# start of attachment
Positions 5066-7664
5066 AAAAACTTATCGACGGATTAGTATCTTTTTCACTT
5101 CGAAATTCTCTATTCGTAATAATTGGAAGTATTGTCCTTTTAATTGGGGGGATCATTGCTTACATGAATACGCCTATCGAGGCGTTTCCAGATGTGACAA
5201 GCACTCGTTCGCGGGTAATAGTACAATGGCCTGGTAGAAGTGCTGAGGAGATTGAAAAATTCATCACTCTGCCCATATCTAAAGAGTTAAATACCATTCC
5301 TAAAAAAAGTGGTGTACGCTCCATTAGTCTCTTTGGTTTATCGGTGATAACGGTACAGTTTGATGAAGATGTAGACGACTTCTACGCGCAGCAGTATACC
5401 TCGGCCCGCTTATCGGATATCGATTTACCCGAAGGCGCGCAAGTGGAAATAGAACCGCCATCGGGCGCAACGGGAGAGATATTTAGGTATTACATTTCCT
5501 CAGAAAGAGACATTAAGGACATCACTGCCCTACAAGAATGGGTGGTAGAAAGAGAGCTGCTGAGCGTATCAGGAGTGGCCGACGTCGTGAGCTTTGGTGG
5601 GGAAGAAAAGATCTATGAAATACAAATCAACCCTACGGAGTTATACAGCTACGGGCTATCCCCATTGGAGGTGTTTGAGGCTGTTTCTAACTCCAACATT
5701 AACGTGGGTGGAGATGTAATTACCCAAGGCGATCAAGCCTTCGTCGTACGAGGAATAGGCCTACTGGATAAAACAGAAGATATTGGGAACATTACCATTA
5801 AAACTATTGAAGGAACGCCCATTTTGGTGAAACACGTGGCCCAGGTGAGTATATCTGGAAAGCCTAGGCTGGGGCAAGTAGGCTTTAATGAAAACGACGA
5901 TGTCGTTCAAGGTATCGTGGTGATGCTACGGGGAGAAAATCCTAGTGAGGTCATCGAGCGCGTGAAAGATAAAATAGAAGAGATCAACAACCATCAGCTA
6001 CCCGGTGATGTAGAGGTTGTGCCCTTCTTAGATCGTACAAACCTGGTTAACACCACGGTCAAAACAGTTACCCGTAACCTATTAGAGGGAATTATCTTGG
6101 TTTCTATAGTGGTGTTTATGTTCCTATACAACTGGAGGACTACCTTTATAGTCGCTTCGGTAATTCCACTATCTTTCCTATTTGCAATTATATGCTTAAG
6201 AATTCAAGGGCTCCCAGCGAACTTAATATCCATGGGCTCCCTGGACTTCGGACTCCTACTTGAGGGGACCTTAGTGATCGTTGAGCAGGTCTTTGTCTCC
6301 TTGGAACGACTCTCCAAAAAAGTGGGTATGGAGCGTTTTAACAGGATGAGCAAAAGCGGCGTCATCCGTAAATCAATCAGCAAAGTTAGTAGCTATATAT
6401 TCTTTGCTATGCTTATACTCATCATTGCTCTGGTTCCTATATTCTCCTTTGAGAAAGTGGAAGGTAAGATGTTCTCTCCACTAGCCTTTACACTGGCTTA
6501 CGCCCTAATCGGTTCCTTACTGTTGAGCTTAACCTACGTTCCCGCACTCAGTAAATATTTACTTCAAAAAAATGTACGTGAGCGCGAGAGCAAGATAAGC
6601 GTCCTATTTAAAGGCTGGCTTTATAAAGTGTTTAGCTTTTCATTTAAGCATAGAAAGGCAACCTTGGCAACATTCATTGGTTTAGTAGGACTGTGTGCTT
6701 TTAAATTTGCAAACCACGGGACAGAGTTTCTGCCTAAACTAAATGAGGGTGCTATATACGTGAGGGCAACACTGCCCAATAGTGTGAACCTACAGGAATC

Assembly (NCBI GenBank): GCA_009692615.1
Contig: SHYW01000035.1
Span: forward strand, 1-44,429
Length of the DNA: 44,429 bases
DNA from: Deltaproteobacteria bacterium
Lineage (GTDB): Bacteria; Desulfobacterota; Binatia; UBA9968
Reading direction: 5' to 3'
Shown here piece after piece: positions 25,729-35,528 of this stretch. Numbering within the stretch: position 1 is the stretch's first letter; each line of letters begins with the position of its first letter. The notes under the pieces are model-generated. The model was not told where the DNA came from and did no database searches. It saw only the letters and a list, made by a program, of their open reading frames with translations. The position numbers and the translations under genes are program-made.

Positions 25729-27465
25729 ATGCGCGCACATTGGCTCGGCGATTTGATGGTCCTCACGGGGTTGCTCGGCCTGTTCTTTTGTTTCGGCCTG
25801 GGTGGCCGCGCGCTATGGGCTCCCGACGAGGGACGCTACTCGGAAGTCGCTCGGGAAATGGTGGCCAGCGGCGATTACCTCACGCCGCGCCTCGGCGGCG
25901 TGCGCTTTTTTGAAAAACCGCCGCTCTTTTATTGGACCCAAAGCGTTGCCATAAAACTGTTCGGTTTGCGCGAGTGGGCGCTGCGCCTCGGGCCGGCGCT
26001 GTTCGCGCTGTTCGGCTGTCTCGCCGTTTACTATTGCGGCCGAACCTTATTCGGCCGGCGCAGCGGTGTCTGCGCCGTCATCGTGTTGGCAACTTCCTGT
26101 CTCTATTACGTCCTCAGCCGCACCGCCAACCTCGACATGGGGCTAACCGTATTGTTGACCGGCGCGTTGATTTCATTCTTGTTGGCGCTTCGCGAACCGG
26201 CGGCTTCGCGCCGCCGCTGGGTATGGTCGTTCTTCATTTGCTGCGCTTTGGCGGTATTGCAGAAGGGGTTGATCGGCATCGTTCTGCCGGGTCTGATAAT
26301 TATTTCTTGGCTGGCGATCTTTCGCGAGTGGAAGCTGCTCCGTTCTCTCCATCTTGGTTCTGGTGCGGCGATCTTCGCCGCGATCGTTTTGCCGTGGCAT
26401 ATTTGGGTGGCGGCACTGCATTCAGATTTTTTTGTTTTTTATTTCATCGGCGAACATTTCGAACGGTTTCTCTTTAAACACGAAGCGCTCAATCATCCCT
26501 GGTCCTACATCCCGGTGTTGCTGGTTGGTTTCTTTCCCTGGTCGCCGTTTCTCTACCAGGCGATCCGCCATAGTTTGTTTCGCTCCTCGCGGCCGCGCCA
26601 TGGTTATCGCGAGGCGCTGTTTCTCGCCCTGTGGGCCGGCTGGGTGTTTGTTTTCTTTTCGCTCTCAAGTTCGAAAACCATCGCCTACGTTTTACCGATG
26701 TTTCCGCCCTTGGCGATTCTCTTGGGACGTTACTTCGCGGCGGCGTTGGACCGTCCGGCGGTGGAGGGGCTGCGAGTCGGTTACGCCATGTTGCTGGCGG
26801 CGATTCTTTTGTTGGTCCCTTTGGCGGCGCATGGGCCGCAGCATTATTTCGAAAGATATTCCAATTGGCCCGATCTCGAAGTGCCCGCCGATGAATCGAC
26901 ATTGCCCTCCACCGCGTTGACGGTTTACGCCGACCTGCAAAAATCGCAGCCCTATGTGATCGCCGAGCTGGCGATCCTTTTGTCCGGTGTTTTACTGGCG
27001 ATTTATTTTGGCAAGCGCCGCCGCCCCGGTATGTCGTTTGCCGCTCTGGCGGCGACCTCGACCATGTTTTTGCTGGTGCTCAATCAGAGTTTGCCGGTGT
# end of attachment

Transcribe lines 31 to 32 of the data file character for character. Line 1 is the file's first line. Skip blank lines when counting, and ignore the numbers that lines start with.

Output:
25901 TGCGCTTTTTTGAAAAACCGCCGCTCTTTTATTGGACCCAAAGCGTTGCCATAAAACTGTTCGGTTTGCGCGAGTGGGCGCTGCGCCTCGGGCCGGCGCT
26001 GTTCGCGCTGTTCGGCTGTCTCGCCGTTTACTATTGCGGCCGAACCTTATTCGGCCGGCGCAGCGGTGTCTGCGCCGTCATCGTGTTGGCAACTTCCTGT